Harris visits DC pharmacy to promote vaccine program

Harris visits DC pharmacy to promote vaccine program
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Vice President Harris, along with Del. Eleanor Holmes NortonEleanor Holmes NortonThe Hill's Morning Report - Presented by National Industries for the Blind - Tight security for Capitol rally; Biden agenda slows Security forces under pressure to prevent repeat of Jan. 6 Overnight Health Care — Democrats face setback on drug pricing MORE (D-D.C.), visited a pharmacy in Southeast Washington, D.C., on Thursday to promote the Biden administration’s coronavirus vaccine pharmacy program and try to address vaccine hesitancy.

Harris spoke at the Giant Food grocery store about the side effects she experienced after receiving the second dose of her Moderna vaccine and reassured a woman as she received her own second dose.

“The first day that I got the shot, I felt fine. The next day, I realized, I needed to take it a little slow. And the next day it was like nothing ever happened, but I knew I was vaccinated,” the vice president told the woman before she received the second dose of her Moderna vaccine. Harris added she experienced no side effects with the first shot.


Harris, who is the first female, first African American and first Asian American vice president, has made an effort to raise awareness about the coronavirus vaccine in communities of color in particular in order to allay vaccine hesitancy, assure individuals the vaccines are safe and ensure that enough of the public receives them.

Harris, then vice president-elect, received the first dose of her Moderna vaccine publicly in December at United Medical Center in Southeast D.C. The center serves residents of Wards 7 and 8, which represent the largest population of African American residents of the District. Harris received her second dose publicly a few weeks later as vice president at the National Institutes of Health.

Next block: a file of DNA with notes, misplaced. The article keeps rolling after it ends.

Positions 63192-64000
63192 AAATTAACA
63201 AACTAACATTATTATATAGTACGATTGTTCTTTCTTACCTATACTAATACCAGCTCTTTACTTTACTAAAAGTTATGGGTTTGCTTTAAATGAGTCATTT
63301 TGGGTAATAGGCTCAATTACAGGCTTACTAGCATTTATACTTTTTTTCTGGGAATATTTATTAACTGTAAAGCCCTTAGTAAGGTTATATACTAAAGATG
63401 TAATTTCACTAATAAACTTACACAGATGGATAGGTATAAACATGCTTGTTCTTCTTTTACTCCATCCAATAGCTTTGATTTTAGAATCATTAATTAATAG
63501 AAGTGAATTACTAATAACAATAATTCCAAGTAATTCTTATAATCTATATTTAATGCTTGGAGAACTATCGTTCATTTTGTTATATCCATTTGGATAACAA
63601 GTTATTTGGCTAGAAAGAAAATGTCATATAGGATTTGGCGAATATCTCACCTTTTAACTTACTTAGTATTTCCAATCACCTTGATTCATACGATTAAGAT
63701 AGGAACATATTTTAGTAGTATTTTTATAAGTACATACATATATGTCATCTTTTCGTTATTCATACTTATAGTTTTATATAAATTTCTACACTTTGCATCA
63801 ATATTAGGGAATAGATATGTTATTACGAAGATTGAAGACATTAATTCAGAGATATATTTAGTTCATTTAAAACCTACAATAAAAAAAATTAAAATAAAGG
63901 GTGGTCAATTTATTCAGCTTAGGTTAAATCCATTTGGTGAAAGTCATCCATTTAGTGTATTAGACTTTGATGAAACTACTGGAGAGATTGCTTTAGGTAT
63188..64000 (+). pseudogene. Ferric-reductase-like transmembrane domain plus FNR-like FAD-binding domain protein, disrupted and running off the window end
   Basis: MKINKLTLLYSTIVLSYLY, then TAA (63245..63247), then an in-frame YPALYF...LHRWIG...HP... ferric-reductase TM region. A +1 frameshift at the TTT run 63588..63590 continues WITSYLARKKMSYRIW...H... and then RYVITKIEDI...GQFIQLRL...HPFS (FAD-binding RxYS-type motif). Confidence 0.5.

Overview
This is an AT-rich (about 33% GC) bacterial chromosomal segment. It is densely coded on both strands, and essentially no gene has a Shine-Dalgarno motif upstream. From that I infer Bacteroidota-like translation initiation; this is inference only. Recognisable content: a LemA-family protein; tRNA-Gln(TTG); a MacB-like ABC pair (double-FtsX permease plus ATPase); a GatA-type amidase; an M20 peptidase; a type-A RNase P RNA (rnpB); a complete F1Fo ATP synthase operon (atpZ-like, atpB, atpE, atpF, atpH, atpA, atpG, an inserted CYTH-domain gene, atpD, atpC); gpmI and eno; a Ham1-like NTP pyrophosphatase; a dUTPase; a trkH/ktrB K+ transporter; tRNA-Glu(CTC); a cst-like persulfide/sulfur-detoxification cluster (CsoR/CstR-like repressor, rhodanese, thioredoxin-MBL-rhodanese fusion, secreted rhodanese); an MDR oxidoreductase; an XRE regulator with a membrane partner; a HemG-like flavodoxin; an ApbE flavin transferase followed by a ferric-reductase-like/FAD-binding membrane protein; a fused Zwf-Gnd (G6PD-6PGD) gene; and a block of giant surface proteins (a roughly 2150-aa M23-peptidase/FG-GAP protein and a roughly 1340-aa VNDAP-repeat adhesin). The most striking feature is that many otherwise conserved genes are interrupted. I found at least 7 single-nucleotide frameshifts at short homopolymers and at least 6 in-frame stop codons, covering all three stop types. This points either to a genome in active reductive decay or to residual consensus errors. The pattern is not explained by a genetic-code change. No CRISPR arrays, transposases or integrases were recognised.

President BidenJoe BidenHouse clears bill to provide veterans with cost-of-living adjustment On The Money — Dems dare GOP to vote for shutdown, default To reduce poverty, stop burdening the poor: What Joe Manchin gets wrong about the child tax credit MORE has also received his doses publicly to assure the public the vaccines are safe and effective.

Norton thanked Harris for being there on Thursday morning, saying that it would encourage people in the African American community to receive their vaccinations.

Harris also sought to highlight the administration’s program for increasing access to COVID-19 vaccines by sending doses to select pharmacies across the country. The administration says that roughly 7,000 retail pharmacies are participating nationwide and that 2 million doses were shipped to them last week as part of the program.

Harris and Norton also discussed Biden’s $1.9 trillion coronavirus relief proposal, as House Democrats prepare to vote on a relief measure in the coming days. Democrats have moved forward with passing a bill through budget reconciliation as Biden has been unable to secure Republican support.

Republicans have offered less costly counterproposals but balked at the price tag of Biden’s plan.

“I am absolutely excited about how the president is taking no prisoners when it comes to getting a big bill through,” Norton told Harris. “I’m very confident we can get it through the House, and it looks like we’ll be able to get it through the Senate as well.”